OFAC’s new compliance framework: 5 takeaways for credit unions

Recently, the U.S. Department of the Treasury’s Office of Foreign Assets Control (OFAC) published “A Framework for OFAC Compliance Commitments” to help organizations—including credit unions—take a risk-based approach to developing a sanctions compliance program.

Entities like the Wolfsberg Group and the Financial Crimes Enforcement Network (FinCEN) have released similar guidance in the past, but issuing an official sanctions compliance framework is new territory for OFAC. OFAC’s motivation for publishing the framework is unclear, but it could be the seemingly record-setting pace for enforcement cases in 2019. OFAC has levied more than $1.2 billion in civil money penalties against businesses so far this year.

It’s important to remember that a one-size-fits-all sanctions compliance program doesn’t exist. Each program will vary depending on several factors, including your credit union’s size, geographic location and members. However, the OFAC framework recommends that every sanctions program should focus on these five essential components of compliance:

  1. Management Commitment
  2. Risk Assessment
  3. Internal Controls
  4. Testing and Auditing
  5. Training

So, how should your credit union incorporate ideas from the framework? Here are specific takeaways, based on the five compliance components above, that you can implement right away to improve your OFAC compliance efforts.

1. Choose Your Credit Union’s OFAC Compliance Officer

Identifying an OFAC compliance officer to serve as a compliance linchpin and promote a “culture of compliance” enterprisewide is crucial to the success of your sanctions program.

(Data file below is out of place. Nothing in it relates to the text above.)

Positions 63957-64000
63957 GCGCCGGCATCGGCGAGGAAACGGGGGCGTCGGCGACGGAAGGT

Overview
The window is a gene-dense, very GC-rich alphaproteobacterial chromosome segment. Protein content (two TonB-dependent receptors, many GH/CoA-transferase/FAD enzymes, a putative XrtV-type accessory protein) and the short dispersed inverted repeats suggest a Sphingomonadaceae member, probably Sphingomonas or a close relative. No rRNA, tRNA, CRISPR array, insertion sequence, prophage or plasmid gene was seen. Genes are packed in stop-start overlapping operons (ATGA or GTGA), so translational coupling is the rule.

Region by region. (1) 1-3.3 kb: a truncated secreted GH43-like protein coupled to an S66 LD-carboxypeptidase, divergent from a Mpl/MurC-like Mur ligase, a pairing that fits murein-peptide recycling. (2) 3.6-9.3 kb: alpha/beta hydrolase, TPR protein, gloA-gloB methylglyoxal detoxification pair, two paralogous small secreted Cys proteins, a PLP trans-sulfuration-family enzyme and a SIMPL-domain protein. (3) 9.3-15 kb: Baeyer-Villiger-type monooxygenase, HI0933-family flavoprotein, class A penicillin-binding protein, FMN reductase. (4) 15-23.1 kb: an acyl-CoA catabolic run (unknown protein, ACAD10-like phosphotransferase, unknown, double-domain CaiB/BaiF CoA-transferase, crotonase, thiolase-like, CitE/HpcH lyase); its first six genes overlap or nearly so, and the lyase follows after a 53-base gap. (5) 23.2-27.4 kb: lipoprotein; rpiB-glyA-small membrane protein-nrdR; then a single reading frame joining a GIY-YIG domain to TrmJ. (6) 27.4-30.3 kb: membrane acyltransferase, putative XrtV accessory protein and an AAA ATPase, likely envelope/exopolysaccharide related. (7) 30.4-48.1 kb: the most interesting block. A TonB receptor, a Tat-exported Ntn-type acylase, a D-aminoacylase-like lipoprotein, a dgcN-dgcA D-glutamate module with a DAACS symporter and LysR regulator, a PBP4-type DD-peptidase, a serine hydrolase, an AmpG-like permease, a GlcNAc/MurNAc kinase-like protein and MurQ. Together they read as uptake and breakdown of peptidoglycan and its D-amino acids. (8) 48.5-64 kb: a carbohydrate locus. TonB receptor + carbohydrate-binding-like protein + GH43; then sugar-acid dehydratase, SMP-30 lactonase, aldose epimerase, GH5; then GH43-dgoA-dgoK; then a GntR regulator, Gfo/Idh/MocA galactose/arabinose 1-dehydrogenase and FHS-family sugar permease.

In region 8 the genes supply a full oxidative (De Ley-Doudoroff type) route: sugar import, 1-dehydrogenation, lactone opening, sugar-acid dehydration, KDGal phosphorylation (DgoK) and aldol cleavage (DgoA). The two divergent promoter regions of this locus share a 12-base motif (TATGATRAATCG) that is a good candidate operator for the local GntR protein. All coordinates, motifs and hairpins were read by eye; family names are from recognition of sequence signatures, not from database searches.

This is someone you can hire or promote from within if you have a qualified internal candidate. The OFAC officer will fuel leadership’s engagement every step of the way, ensure employees are properly trained and continuously monitor your program for deficiencies.

2. Risk Assessment: Don’t Re-invent the Wheel

Risk assessments can be scary and daunting, but they needn’t be. Your risk assessment should inform due diligence efforts during events like onboarding and mergers and acquisitions, so chances are you already have a decent risk assessment in place.

Remember, the OFAC framework states there is no such thing as a universal sanctions program that works for every credit union. Build the assessment around your organization’s parameters, making sure to include specific members, products, services and geographic locations. Take a look at OFAC’s risk matrices to make sure your risk assessment is configured correctly.

3. Internal Controls: Mind Compliance Gaps with Tech

According to the framework, “An effective sanctions compliance program should include internal controls, including policies and procedures, in order to identify, interdict, escalate, report (as appropriate), and keep records pertaining to activity that may be prohibited by the regulations and laws administered by OFAC.” As you complete your risk assessment, identify any potential gaps in your OFAC compliance efforts and look to incorporate controls that will remediate those shortcomings.